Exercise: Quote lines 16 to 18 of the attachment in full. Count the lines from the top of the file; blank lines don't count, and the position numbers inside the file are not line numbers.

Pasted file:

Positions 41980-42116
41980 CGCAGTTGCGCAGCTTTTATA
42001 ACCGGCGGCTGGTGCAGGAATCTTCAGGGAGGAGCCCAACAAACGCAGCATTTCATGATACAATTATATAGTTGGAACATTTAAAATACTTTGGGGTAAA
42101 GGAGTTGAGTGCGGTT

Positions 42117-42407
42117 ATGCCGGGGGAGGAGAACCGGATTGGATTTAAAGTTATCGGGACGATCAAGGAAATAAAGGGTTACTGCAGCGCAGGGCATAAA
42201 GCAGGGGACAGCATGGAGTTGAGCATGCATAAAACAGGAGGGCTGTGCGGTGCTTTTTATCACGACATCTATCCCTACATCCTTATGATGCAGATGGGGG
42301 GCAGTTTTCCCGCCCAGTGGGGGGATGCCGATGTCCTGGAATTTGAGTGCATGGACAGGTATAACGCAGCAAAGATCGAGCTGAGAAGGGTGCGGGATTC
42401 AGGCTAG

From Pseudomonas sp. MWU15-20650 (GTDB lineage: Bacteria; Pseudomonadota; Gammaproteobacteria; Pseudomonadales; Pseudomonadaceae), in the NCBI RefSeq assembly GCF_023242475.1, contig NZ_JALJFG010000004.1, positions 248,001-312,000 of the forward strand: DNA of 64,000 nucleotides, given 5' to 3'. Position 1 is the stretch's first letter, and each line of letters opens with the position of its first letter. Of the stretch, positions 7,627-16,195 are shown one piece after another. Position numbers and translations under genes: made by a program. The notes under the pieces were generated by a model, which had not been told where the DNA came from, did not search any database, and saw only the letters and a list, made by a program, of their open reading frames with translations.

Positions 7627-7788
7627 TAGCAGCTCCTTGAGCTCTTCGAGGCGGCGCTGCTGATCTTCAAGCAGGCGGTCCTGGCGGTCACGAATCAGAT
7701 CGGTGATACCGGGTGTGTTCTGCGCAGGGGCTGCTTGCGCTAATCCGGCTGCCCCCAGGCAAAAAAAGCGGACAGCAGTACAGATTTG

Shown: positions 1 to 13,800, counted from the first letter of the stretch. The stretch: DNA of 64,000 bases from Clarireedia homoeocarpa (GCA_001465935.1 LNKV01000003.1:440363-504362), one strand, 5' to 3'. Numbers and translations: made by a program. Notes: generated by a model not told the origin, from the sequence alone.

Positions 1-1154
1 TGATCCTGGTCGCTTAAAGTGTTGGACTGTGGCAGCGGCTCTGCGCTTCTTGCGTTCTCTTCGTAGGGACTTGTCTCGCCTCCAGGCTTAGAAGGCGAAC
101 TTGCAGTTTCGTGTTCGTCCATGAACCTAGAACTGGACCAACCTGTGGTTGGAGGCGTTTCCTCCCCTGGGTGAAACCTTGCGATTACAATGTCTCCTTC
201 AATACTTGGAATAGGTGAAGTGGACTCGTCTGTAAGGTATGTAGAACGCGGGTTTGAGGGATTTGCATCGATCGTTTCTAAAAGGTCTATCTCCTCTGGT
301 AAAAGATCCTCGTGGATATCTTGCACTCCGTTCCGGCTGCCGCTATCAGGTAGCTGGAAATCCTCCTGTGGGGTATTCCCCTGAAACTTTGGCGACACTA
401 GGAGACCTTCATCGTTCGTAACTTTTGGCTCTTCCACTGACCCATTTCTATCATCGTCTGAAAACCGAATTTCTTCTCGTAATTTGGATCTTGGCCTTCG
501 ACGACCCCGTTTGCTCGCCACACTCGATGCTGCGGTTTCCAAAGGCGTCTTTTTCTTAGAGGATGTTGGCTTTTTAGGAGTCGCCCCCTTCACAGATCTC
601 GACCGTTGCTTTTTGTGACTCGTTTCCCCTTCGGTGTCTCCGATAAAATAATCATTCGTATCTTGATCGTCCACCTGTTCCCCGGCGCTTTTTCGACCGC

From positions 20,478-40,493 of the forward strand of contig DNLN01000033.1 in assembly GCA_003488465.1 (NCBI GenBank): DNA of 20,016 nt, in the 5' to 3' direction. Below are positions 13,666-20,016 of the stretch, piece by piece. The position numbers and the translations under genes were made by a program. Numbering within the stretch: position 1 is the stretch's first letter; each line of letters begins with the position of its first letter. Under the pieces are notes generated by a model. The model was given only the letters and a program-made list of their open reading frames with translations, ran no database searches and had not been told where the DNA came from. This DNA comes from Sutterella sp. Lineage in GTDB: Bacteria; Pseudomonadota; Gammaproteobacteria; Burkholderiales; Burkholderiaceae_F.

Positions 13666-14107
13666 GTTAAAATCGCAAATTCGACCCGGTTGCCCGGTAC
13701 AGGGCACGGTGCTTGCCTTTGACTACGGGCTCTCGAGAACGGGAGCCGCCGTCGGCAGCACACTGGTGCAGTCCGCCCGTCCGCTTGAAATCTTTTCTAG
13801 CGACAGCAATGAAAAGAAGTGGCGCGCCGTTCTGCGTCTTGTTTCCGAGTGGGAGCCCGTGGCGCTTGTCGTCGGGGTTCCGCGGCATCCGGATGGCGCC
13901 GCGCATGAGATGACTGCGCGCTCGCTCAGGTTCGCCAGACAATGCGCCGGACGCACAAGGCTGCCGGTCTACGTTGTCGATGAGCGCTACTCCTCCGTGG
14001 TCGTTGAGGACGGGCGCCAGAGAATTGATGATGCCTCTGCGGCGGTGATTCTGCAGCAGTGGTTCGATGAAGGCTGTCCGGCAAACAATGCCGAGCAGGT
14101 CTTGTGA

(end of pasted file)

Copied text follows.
1 TGATCCTGGTCGCTTAAAGTGTTGGACTGTGGCAGCGGCTCTGCGCTTCTTGCGTTCTCTTCGTAGGGACTTGTCTCGCCTCCAGGCTTAGAAGGCGAAC
101 TTGCAGTTTCGTGTTCGTCCATGAACCTAGAACTGGACCAACCTGTGGTTGGAGGCGTTTCCTCCCCTGGGTGAAACCTTGCGATTACAATGTCTCCTTC
201 AATACTTGGAATAGGTGAAGTGGACTCGTCTGTAAGGTATGTAGAACGCGGGTTTGAGGGATTTGCATCGATCGTTTCTAAAAGGTCTATCTCCTCTGGT